Watch appreciation and critique entails various factors including appearance, materials, case design, movement, performance and pricing—yet we can’t deny that the brand name can be a deal-breaker for many. While Swiss brands always emerge on top of the luxury watch industry, there is an undeniable stiff competition among the Swiss brands themselves, with Patek Philippe, Audemars Piguet and Vacheron Constantin always recognized as the best three, even called “The Big Three.”
Girard-Perregaux, which has always overshadowed by its contemporaries, is one of those who deserve more recognition than it is given. With its more than 200 years of experience in the business, it has produced a lot of award-worthy pieces and outstanding designs, one of which is the Girard-Perregaux Laureato.
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Release date: 1975
Different iterations of the piece have been launched throughout the years, yet the release date of the pioneering Girard-Perregaux Laureato collection was in 1975. Even from the beginning, it has been compared to Audemar Piguet’s iconic Royal Oak, as it was also the time that the Royal Oak became a trailblazer of high-end sporty-looking steel watches. Even with the more modern and recent releases of the Laureato, it still cannot escape being compared to the Royal Oak, posing a bigger challenge to the brand: how to make Laureato uniquely stand-out from its competition.
- Case: Lightly domed sapphire crystal with anti-reflective coating; size varies per model
- Case back: Sapphire crystal
- Water resistance: 3 ATM
- Movement: Automatic manufactured Swiss made (original timepiece released with quartz movement)
- Functions: Hours, minutes, seconds, date
- Power reserve: Minimum 46 hours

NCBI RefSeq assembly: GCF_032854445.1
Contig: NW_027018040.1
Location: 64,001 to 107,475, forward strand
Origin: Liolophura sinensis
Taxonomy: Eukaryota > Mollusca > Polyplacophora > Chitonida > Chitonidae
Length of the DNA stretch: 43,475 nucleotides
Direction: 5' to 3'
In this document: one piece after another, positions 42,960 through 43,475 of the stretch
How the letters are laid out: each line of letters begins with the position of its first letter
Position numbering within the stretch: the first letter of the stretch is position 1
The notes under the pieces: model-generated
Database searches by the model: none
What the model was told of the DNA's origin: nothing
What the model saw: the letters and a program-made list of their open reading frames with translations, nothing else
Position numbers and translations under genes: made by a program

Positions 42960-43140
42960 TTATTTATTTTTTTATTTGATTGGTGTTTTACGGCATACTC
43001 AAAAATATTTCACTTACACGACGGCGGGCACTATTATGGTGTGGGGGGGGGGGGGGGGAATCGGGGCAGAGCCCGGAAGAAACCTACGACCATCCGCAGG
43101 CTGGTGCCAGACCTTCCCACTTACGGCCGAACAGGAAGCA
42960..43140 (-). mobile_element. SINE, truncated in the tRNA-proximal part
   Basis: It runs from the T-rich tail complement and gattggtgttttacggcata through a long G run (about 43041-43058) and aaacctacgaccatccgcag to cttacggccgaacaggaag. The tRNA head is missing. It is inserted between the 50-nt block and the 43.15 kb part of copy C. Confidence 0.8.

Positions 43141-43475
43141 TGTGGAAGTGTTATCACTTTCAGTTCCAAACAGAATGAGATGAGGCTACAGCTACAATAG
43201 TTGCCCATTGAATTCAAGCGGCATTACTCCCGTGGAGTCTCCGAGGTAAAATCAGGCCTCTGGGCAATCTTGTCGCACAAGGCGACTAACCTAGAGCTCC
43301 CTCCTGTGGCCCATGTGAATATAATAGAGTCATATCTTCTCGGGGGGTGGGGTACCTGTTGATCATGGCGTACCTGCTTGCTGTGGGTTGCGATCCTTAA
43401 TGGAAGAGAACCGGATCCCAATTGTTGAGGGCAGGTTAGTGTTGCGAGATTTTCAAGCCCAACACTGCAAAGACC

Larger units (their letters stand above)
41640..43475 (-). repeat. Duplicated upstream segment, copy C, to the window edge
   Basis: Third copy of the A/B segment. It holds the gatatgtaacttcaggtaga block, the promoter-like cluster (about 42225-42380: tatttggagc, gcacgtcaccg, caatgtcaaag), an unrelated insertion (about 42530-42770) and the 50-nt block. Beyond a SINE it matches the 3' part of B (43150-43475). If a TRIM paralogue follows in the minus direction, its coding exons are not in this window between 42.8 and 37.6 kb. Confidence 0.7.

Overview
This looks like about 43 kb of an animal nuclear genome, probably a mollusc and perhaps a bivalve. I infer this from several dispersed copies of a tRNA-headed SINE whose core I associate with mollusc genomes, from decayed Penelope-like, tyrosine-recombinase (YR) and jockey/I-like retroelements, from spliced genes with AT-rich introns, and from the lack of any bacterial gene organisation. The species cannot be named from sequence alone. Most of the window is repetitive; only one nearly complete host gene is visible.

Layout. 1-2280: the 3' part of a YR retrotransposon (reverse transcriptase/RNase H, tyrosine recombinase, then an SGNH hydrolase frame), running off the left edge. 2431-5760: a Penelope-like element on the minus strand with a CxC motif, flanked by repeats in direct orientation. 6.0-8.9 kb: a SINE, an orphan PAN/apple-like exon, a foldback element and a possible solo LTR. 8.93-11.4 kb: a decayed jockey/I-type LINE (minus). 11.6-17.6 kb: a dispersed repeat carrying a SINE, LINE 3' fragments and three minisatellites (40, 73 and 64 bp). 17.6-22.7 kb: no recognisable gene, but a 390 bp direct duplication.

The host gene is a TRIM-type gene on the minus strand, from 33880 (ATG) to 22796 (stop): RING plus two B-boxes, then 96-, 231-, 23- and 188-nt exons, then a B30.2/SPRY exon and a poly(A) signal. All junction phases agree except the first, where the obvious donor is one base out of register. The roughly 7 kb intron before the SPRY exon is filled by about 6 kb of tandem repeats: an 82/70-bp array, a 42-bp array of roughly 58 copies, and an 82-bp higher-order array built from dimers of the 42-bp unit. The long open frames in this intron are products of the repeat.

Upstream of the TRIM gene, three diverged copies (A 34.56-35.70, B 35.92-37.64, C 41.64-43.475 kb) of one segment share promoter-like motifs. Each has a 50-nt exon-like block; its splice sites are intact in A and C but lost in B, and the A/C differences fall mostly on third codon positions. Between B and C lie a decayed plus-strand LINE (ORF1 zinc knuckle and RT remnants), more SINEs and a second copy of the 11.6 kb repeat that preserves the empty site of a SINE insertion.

- Strap: Steel with folding buckle
- Jewels: 27
- Oscillating weight: Steel
Despite the similarities with another timepiece, the original Laureato was still able to outshine many other watches with its outstanding techonology, including the in-house quartz movement originally added to it. The calibre of Girard-Perregaux’s Laureato carried the watch over decades of existence, even throughout the different changes that were employed on its outer look. Some of the more prominent appearance variations include the white or blue dial that are both stamped with Clous de Paris pattern, transforming shades of dials depending on the lighting, changes in straps and chains, shape of the bezel and finish. Other enhancements added to the timepiece include higher water resistance from 30m to 100m and the switching of movement from quartz to automatic—all done to provide the consumers a better Laureato each time.
Upgrades have paid off, giving us today’s Laureato with a sleek look, high quality movement of GP 1800 calibre, and a great range of options among models that range from 34mm to 45mm tourbillon.
For the longest time, the physical similarity of the Laureato and Royal had its back to reaching its best potential in the luxury watch market. While it is a great watch, the idea of having a general vibe similar to an iconic piece of a more prominent brand really puts Laureato at a disadvantage. It doesn’t help that Royal Oak offers impressive features that undercuts the great things about the Leaureato as well.
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